The order is given by Reichsmarschall Hermann Göering, head of the Luftwaffe, to draw the RAF into battle. Attacks are to be focused on coastal convoys, radar stations along the south coast, aircraft factories and RAF airfields.
The Kanalkampf: the German air force began running fights over convoys in the Channel, occasionally dive-bombing cargo ships. The aim was partly simply to be proactive, partly to give pilots training and partly for reconnaissance of British defences. Protecting the convoys took a huge toll on British resources and on the pilots, and led to the convoys being re-routed to avoid the Channel. Attacks on convoys continued until 12 August.
The Luftwaffe began laying mines around Britain. This would continue until early September.
Germany began their main raids across Britain, codenamed Adlerangriff (‘Eagle Attack’). This was a systematic assault on radar stations and forward fighter airfields. Adlertag, (‘Eagle Day’), was delayed until the 13th by bad weather. It opened with a series of attacks on coastal airfields used as forward landing grounds for the RAF fighters and progressed further inland during the week that followed, as well as making repeated attacks on the radar chain.
‘The Greatest Day’, otherwise known as ‘Black Thursday’ for the Luftwaffe. The greatest number of attacks of the Battle occurred on the 15th and 16th, concentrating on airfields: the RAF flew a total of 974 sorties and the Luftwaffe 1,786. Germany lost 75 planes to the RAF’s 30 – heavy casualties meant that this was to be the last outing of strength for Luftflotte 5 division.
Both sides saw their greatest losses of the Battle of Britain: for that, this day became known as ‘The Hardest Day’. The losses of the Germans’ Junkers 87 ‘Stuka’ – the main Luftwaffe precision-bombing weapon – were so severe that Göring withdrew them from the battle. Airfields in the South and South-East were bombed, with Kenley particularly badly damaged.
Between August 8 and the 18 the RAF had lost 175 aircraft, and the Luftwaffe 332.
Attacks began in earnest on aircraft factories.
Churchill made his famous speech to Parliament: ‘never in the field of human conflict has so much been owed by so many to so few.’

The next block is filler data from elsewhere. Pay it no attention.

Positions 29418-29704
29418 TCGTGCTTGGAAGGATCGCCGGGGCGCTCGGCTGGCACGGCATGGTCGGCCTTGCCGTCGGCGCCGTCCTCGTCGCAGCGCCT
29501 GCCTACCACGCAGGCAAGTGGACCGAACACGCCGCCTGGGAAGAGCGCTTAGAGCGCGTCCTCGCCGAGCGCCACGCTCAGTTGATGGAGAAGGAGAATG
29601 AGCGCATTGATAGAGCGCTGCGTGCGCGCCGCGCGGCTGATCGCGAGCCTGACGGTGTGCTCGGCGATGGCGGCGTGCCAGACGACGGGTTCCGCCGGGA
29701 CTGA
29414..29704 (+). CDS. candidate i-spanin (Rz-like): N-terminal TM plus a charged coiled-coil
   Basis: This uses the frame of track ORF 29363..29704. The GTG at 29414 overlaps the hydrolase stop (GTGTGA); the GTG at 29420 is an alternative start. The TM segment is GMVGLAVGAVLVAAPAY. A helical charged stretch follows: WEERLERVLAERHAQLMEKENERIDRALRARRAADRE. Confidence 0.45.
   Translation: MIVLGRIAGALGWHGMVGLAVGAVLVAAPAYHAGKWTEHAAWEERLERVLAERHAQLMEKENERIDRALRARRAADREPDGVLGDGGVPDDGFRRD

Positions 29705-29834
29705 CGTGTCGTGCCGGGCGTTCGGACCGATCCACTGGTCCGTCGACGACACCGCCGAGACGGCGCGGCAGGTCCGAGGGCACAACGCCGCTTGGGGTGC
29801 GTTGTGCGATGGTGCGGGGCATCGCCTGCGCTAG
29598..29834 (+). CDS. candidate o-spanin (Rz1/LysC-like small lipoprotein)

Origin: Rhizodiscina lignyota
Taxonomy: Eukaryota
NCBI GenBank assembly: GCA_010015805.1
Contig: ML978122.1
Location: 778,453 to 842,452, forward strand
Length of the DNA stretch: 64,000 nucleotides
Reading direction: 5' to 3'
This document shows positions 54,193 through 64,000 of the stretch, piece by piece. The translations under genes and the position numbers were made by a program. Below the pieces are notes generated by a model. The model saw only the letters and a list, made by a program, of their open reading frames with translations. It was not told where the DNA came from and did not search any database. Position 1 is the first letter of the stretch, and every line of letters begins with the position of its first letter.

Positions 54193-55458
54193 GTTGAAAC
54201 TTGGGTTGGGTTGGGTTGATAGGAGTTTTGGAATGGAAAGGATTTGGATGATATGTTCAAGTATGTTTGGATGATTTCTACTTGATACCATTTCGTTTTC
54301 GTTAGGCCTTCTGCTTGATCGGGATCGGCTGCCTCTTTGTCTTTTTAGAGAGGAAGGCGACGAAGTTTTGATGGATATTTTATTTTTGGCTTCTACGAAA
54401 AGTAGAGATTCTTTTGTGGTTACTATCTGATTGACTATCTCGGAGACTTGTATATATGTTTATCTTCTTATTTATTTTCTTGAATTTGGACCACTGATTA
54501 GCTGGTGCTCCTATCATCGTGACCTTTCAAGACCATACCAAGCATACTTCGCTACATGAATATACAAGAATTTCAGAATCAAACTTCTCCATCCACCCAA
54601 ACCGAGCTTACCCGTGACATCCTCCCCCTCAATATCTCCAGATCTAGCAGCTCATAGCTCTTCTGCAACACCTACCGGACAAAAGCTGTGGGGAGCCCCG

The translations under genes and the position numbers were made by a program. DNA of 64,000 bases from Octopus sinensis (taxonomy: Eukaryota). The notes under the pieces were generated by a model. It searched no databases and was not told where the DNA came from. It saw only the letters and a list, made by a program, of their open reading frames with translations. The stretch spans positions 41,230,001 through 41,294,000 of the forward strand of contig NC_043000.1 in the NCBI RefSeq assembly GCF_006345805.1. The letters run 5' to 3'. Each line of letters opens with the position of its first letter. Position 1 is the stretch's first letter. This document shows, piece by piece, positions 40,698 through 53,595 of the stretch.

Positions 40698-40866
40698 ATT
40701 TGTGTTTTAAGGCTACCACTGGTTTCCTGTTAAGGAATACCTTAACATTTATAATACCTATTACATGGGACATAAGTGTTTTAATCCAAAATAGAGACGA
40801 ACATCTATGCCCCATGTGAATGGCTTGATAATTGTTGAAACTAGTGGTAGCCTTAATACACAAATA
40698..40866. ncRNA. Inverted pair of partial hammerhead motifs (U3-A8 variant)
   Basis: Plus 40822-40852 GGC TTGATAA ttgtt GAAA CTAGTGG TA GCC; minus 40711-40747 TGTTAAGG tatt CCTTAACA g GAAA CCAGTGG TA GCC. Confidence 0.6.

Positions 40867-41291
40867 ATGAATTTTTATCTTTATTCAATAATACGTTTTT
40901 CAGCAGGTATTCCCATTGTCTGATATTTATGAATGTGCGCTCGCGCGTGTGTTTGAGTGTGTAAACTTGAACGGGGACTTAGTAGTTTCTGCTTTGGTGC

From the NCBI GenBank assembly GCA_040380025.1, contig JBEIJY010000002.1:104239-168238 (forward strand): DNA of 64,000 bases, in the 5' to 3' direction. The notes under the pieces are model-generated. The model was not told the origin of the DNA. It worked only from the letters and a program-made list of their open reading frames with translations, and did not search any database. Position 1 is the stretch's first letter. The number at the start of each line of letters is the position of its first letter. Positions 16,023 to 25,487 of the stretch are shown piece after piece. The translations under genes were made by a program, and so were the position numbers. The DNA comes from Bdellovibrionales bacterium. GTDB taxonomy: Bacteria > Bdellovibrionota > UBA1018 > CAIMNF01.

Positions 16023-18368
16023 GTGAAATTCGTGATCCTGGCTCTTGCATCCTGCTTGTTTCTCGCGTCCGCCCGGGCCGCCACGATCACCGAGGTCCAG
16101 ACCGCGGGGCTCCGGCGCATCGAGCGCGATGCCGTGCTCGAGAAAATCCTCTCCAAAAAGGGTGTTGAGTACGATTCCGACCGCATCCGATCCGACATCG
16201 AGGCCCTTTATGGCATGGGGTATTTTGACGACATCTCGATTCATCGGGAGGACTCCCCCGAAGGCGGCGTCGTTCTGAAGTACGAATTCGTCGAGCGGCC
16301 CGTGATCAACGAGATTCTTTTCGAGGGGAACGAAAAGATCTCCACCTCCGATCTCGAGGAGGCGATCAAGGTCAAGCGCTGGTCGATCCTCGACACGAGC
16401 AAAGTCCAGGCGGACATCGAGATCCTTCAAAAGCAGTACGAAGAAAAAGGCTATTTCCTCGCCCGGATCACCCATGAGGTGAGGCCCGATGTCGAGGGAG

Attacks were ordered on RAF airfields.
Bombs were dropped over residential areas of London – some maintain mistakenly. Heavy night-time bombing raids continued until 15 September and to a lesser extent for several years.
After a lull forced by bad weather, and left with limited numbers of bombers, German tactics changed. Attacks were concentrated on the South-East, particularly airfields, and on knocking out Fighter Command. Fighting was now primarily between 11 Group and Luftflotte 2.
Fighter Command suffered its heaviest losses to date: Debden airfield was hit by 100 bombs. Six out of the seven main bases in South-East England had been heavily damaged, in some cases badly enough to severely restrict efficiency.
The assault was switched to massed attacks on London, major cities, aircraft factories and other strategic targets. Nearly 400 bombers and more than 600 fighters targeted the docks in the East End of London, day and night. The Luftwaffe switched to night bombing to avoid the large numbers of fighters countering day raids.
A massive attack on London saw inaccurate bombing due to the determined defence put up by RAF fighters – every single aircraft of 11 Group was used. The Germans suffered their highest losses since 18 August, forcing a reconsideration of tactics; this day was subsequently chosen as Battle of Britain Day. From this point the Luftwaffe were forced to gradually scale down their attacks.
The German land invasion, Unternehmen Seelöwe (‘Operation Sea Lion’), was called off until further notice, never to take place.
The last great effort of the German bombers: five raids were planned. One heading for London was engaged at 11am; a second was intercepted and 12 fighter bombers shot down. Three raids totalling 112 fighter-bombers attacked Portsmouth.
Raids petered out as the weather worsened. Bombing of London had continued, and would continue, from September for several years. However this day is generally regarded as the final day of the Battle of Britain, and October the month in which regular bombing of Britain ceased.